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Plate Tectonics Mrs. Griffin. Drifting Continents Average human lifetime- drift is slow On a geologic time scale- Whoa Nelly! South Africa is moving away.

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Presentation on theme: "Plate Tectonics Mrs. Griffin. Drifting Continents Average human lifetime- drift is slow On a geologic time scale- Whoa Nelly! South Africa is moving away."— Presentation transcript:

1 Plate Tectonics Mrs. Griffin

2 Drifting Continents Average human lifetime- drift is slow On a geologic time scale- Whoa Nelly! South Africa is moving away from Africa- 2 to 3 cm/y Hawaii volcanic islands are migrating NW ~8 to 9 cm/y What’s the cause?

3 Early Observations Eduard Suess- single land mass know as Gondwanaland. 1 st hypothesis taken seriously was proposed by Alfred Wegener –Called his hypothesis continental drift –200 mya supercontinent Pangaea began to break apart

4 Evidence from Rock Formation If mountains were once formed together then fractured…… Wegener hypothesized similar rocks types must exist on opposite sides of the Atlantic Ocean. –Appalachian Mountains –Greenland and Europe

5 Evidence from Fossils Wegener also gathered evidence from fossils. Land dwellers could not have swam the great distances that exist today. Glossopteris fossils have been found on many continents

6 Ancient Climatic Evidence What types of rocks provide clues to the past? –Sedimentary Wegener also found evidence of vast climatic changes on some continents. –Coal deposits in Antarctica, forms from dead swamp plants…..??? –Was Antarctica close to the equator? Glacial deposits in Africa, India, Australia, and South America. –Continents once near the south pole?

7 A Rejected Hypothesis Wegener's theory was not accepted by scientists due to two major flaws, what were they? –What is the driving force behind the movement of the continents? –How were the continents moving without fracturing? Wegener died in 1930, and it wasn’t until the early 1960’s that new evidence was revealed that could explain how and why. Where do you think this evidence was found? –Seafloor

8 Alfred Wegener

9 Review The theory of continental drift was proposed by which individual? This supercontinent means “all the Earth.” What type of evidence did the above individual base his hypothesis on? What were the two “flaws” regarding the theory of continental drift? Where was the evidence found to explain the two missing flaws?

10 Seafloor Spreading Help from technology: –Development of echo-sounding methods. Sonar, uses sound waves to measure water depth. Magnetometer- a device that can detect small changes in magnetic fields, towed by ships, records the magnetic field strength in rocks on the ocean floor. –Used to make maps of the seafloor.

11 Sea-floor Topography

12 Ocean Floor Topography What did these maps reveal? –Underwater mountain chains called ocean ridges. Form the longest continuous mountain ranges on Earth; earthquakes and volcanoes are common among these areas. –Maps also revealed deep-sea trenches, counterparts to ocean ridges. Mariana Trench is over 11 km deep.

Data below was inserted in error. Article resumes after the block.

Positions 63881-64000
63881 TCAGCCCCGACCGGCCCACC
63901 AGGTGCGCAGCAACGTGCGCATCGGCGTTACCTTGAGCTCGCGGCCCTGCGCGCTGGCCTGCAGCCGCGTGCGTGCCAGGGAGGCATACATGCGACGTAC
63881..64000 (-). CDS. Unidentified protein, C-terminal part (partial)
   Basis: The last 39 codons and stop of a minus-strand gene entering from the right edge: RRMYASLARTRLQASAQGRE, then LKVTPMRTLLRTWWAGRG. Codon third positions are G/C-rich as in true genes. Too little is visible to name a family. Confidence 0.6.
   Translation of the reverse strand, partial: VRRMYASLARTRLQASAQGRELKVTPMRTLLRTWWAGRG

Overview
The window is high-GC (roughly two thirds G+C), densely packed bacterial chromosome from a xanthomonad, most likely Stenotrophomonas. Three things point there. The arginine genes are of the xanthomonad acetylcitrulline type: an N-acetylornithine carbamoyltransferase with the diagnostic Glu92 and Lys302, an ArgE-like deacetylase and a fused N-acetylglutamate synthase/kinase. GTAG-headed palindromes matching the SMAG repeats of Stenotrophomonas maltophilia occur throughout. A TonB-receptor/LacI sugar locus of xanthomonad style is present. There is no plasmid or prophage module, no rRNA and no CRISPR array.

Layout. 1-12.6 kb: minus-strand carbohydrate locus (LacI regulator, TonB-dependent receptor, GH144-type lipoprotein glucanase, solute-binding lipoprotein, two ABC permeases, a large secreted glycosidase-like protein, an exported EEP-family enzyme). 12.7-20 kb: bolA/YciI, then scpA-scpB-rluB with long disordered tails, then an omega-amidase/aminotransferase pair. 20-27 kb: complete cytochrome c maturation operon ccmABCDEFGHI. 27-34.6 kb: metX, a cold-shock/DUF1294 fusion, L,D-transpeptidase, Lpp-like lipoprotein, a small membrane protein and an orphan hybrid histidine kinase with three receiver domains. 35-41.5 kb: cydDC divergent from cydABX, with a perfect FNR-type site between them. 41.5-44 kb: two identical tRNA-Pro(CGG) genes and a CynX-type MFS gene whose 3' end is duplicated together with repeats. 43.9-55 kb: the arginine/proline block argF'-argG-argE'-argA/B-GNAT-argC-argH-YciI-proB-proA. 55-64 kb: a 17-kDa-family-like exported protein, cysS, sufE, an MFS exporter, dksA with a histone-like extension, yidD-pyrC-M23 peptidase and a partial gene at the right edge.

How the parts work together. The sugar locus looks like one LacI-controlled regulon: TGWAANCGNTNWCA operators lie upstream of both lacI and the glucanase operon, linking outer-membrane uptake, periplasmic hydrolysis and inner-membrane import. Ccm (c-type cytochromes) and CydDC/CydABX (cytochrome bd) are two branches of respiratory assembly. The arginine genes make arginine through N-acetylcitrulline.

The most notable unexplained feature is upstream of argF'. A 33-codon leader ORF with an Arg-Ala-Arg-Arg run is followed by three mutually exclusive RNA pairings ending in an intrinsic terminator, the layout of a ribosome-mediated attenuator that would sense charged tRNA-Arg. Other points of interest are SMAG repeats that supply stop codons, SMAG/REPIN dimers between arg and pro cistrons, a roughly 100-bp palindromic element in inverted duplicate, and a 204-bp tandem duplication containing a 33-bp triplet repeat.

13 Ocean Rocks and Sediments Rock samples taken from areas near ocean ridges are younger than samples taken from areas near deep-sea trenches. Ocean floor rocks are much younger than continental rocks. Why is this so?

14 Seafloor Spreading Topographic, sedimentary, age, and magnetic data combined laid the foundation for Harry Hess to propose his theory: –Seafloor spreading: new ocean crust is formed at ocean ridges and destroyed at deep-sea trenches.

15 Seafloor Spreading Seafloor spreading provides the answer to the how question. Continents are merely passengers that ride with ocean crust as it slowly moves away from ocean ridges.

16 The Theory of Plate Tectonics Why are some regions of Earth dotted with many active volcanoes while other regions have none? Why do earthquakes occur frequently in certain areas? –The theory of plate tectonics: Earth’s crust and rigid upper mantle are broken into enormous slabs called plates. They move in different directions and at different rates.

17 Earth’s Tectonic Plates

18 Plate Boundaries Tectonic plates interact at places called plate boundaries which include divergent, convergent, and transform boundaries.

19 Plate Boundaries Places where two tectonic plates are moving apart are called divergent boundaries. –Found mostly on the seafloor, form ocean ridges. –Some form on continents; when crust separates, the stretched crust forms a long narrow depression called a rift valley.

20 Convergent Boundaries Places where two tectonic plates are moving toward each other are convergent boundaries, 3 types. –Oceanic-oceanic –Oceanic-continental –Continental-continental In subduction zones- one of the two plates descends beneath the other ->this creates a deep-sea trench. –Recycling of the plates begins

21 Transform Boundaries Where two plates slide horizontally past one another. –Here crust is only deformed or fractured. –Characterized by long faults. –Rarely occurs on continents…..except for where? San Andreas Fault

22 Causes of Plate Motions Convection currents are thought to be the driving mechanism of plate movements. Convection: the transfer of thermal energy by the movement of heated matter. –Convection currents in the asthenosphere are set in motion by the transfer of energy b/w Earth’s hot interior and its cooler exterior.

23 Mantle Convection How is mantle convection related to movement of plates? Hypothesized: ridge push/slab pull. –Ridge push: formation of ocean ridge causes asthenosphere to rise; the weight of uplifted trench pushes plate. –Slab Pull: sinking region of a mantle convection could be pulled down at subduction zones.

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